Our Book Chat reader gave five stars for this novel based on the experiences of an ‘artificial friend’. Klara is on the shelf at a shop awaiting purchase, observing the behaviour of those who come in to browse. When she is taken home to be a companion for Josie, who has fragile health, Klara wants to help make her well. This is a different sort of read which says a lot about the human condition with a perfectly imagined and unusual AI narrator.

The Penelopiad by Margaret Atwood
If you remember, Penelope was the wife of Odysseus, left alone for decades while her husband first went off to fight in the Trojan War (the Trojan horse was his idea) and then while he became side-tracked by various quests around the world. We know Atwood (The Handmaid’s Tale) is a master storyteller, and her take on this classic tale is clever, as you would expect, and a bit different.

Wahine: a novel by Kerry Harrison
As Kit Farley lies dying in her rest-home, memories surface showing the Wahine disaster and the events that followed. The novel builds a story around her daughter Jude, sent to a Taranaki boarding school when her father disappears on the night of the storm. This is a light but engaging read, well worth picking up.

This is a personal account of one woman's journey on the renown Camino de Santiago. This author is an Aucklander with Hawke's Bay roots who kept a journal of her pilgrimage, which she describes as the most important thing she carried. Walking in the steps of those who have walked before her centuries ago, the book is filled with short impressions, notes and histories of people she travelled with. An interesting read.

Arcadia by Di Morrissey
We've been reading a few novels set in Tasmania lately, and this one is set over two time frames beginning with newly married Stella who loves the secluded property of her new home. Decades later, her grand-daughter Sally discovers a mystery surrounding her grandmother and with her good friend, Jessica sets out on the adventure of discovering the truth, but unwittingly puts themselves in danger. A great story woven through descriptions of a fascinating environment.


Life as a Novel – a biography of Maurice Shadbolt by Philip Temple
The second volume of Temple’s bio of one of NZ’s literary lions focusses on the years of political turmoil that included the Sutch spy trial, the Springbok Tour of 1981 and the Erebus disaster. Shadbolt’s journalism probed these and other issues and the book creates a fascinating picture of New Zealand society of the time. Included also are interesting details of the man’s fraught personal life, revealing the arrogance amongst the talent. Well worth a read.

Posted by Hastings Library Book Chat

Thursday, 6 May 2021

I learnt it from a book: Wrapping gifts

 I may be in the minority but I REALLY love to wrap gifts up. I take pleasure in finding the right wrapping paper, matching the bow, finding a gift tag, making a card, jazzing it all up and FINALLY gifting my gift.

Over the weekend, I had two presents to wrap up for a friends birthday and I thought that it was time to up my game so I trotted off to the library. I returned with a stack of books to pour over and got some really great ideas, from three of them, to try out.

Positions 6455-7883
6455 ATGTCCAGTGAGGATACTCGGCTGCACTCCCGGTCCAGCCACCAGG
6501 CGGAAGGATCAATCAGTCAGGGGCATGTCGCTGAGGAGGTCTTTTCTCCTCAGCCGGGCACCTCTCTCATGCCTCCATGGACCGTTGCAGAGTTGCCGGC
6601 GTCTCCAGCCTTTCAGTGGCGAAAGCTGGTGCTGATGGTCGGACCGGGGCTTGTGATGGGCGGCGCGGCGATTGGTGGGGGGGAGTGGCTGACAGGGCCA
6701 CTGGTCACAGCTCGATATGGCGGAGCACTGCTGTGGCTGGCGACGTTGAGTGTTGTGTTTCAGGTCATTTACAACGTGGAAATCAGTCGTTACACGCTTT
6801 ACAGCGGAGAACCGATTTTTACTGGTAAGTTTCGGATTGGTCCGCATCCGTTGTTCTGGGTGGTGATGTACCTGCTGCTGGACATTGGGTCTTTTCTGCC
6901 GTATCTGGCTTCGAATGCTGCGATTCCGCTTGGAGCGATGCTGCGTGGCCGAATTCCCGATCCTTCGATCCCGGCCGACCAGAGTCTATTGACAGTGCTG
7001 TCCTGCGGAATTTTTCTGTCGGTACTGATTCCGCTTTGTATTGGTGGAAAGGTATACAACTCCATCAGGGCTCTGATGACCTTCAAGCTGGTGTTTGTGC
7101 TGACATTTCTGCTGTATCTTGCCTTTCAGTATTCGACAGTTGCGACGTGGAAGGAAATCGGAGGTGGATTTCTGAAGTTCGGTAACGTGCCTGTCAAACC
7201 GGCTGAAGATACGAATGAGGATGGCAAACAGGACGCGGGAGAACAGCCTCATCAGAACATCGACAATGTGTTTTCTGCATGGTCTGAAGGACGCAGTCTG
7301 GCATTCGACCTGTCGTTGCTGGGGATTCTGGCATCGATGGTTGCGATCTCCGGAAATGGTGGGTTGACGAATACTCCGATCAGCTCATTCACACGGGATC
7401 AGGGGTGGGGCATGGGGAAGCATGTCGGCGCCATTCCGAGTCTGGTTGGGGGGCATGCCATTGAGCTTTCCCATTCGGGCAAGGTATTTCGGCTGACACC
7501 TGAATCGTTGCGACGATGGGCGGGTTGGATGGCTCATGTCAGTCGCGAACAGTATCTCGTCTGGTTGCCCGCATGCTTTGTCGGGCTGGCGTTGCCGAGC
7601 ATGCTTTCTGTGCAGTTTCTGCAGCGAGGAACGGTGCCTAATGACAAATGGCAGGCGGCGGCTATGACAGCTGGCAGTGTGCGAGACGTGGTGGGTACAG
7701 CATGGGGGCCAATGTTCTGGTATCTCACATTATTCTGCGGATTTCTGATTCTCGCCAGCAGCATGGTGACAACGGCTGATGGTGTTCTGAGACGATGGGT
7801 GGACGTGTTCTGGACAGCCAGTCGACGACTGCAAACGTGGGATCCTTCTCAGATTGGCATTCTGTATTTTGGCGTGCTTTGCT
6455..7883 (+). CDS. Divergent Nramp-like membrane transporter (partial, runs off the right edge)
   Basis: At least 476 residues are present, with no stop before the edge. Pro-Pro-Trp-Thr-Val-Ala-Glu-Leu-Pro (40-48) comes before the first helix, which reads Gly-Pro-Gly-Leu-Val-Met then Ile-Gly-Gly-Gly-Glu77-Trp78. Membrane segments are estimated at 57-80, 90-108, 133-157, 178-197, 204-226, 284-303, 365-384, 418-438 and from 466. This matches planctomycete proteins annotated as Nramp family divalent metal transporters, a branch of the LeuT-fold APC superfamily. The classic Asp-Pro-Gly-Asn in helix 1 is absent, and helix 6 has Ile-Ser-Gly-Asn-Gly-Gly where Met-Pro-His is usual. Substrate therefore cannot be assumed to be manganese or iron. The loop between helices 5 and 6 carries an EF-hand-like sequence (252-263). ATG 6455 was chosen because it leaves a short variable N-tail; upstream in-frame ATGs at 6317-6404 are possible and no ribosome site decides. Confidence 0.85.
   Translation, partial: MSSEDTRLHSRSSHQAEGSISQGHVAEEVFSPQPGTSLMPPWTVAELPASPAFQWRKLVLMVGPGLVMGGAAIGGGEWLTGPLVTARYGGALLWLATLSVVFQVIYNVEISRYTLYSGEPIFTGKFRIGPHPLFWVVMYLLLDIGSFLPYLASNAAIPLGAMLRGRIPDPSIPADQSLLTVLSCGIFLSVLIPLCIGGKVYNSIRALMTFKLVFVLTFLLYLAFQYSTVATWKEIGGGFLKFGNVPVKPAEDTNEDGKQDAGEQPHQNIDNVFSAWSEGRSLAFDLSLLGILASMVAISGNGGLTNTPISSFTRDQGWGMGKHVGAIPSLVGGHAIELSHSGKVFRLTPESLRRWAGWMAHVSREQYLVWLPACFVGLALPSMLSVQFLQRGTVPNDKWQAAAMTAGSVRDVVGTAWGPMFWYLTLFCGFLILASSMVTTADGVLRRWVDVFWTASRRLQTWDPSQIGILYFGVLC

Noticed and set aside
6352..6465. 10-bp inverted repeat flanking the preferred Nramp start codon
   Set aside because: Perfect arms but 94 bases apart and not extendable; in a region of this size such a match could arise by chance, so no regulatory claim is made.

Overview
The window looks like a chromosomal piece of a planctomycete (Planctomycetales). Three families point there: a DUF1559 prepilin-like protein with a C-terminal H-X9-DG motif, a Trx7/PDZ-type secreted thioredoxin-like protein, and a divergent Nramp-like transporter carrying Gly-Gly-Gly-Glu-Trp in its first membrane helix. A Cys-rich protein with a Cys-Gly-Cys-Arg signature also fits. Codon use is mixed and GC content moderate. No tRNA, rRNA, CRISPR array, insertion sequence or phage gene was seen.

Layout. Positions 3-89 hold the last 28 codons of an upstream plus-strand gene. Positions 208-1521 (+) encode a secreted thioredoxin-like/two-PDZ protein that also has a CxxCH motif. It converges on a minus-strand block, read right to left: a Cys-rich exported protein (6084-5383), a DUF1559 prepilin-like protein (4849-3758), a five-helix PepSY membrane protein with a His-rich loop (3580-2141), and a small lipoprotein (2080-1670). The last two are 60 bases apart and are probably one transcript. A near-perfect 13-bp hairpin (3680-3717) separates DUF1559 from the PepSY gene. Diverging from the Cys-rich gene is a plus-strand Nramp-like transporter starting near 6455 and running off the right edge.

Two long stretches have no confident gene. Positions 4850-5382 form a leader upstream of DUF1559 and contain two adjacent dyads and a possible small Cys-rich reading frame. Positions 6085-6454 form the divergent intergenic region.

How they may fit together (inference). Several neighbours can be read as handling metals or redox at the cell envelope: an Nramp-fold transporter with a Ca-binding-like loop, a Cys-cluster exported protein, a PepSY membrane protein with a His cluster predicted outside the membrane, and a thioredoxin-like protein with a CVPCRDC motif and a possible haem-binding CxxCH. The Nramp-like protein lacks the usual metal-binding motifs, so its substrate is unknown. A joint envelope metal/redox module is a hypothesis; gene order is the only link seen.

From Handmade cards and gift-wrap I took the idea of stamping my own wrapping paper using Kraft paper as the base. I also had a little gift box so I stamped the top of it to tie it in.

From Giftwrapped: Practical and inventive ideas for all occasions and celebrations I followed the instructions to wrap a simple box, which I have done many times before but I really liked how the ends came out looking sharp and even.

I find that often when I have a small giftbox. I just scrunch up a bunch of tissue paper and place the item amongst it. I found a section explaining how to line a box with tissue paper which I followed to the T. 

Finally, I learnt how to tie a corner bow and finished off the whole gift with a tag. Now, my calligraphy skills leave a lot to be desired but I gave it a crack using some images I found in Creative calligraphy as a guide.

Now to actually gift it...


Tuesday, 27 April 2021

The Searcher by Tana French

You might remember Tana French as the author of the Dublin Murder Squad series. I first came across French with her dark and twisty psychological thriller, The Wych Elm, which I loved, so was pleased to get my hands on her new book, The Searcher. But this novel has quite a different feel, with its setting in the hinterlands of Ireland, in a tiny hamlet miles from anywhere.

Former Chicago cop, Cal Hooper, has taken early retirement, his divorce still raw, when he buys a run-down house on a small holding in rural Ireland. He wants to spend his time fishing and hunting, living the quiet life. But when he befriends a teenager from a troubled  home, he soon finds himself involved against his better judgement in a missing person's case.

Young Trey tells Cal his older brother Brendan has been missing for several months, and thinks he wouldn't run away without telling anyone. Cal reluctantly begins to interview Brendan's friends and his troubled mother, but soon comes up against a wall of secrecy and well, not lies exactly, but a lot of blarney. Cal doesn't want to be the one who has to give Trey the bad news, but his cop's instincts suggest that things don't look good.

The story moves at a gentle pace that suits the quiet, rural setting, gathering steam as Cal discovers more than is wise. In the background, Cal's chatty neighbour, Mart, invites him to the pub where stories about sheep being attacked by wild cats or UFOs are the order of the day. Mart and the town gossip, Noreen, conspire to set Cal up with Lena, who is only really interested in persuading Cal to take a puppy from her dog's new litter.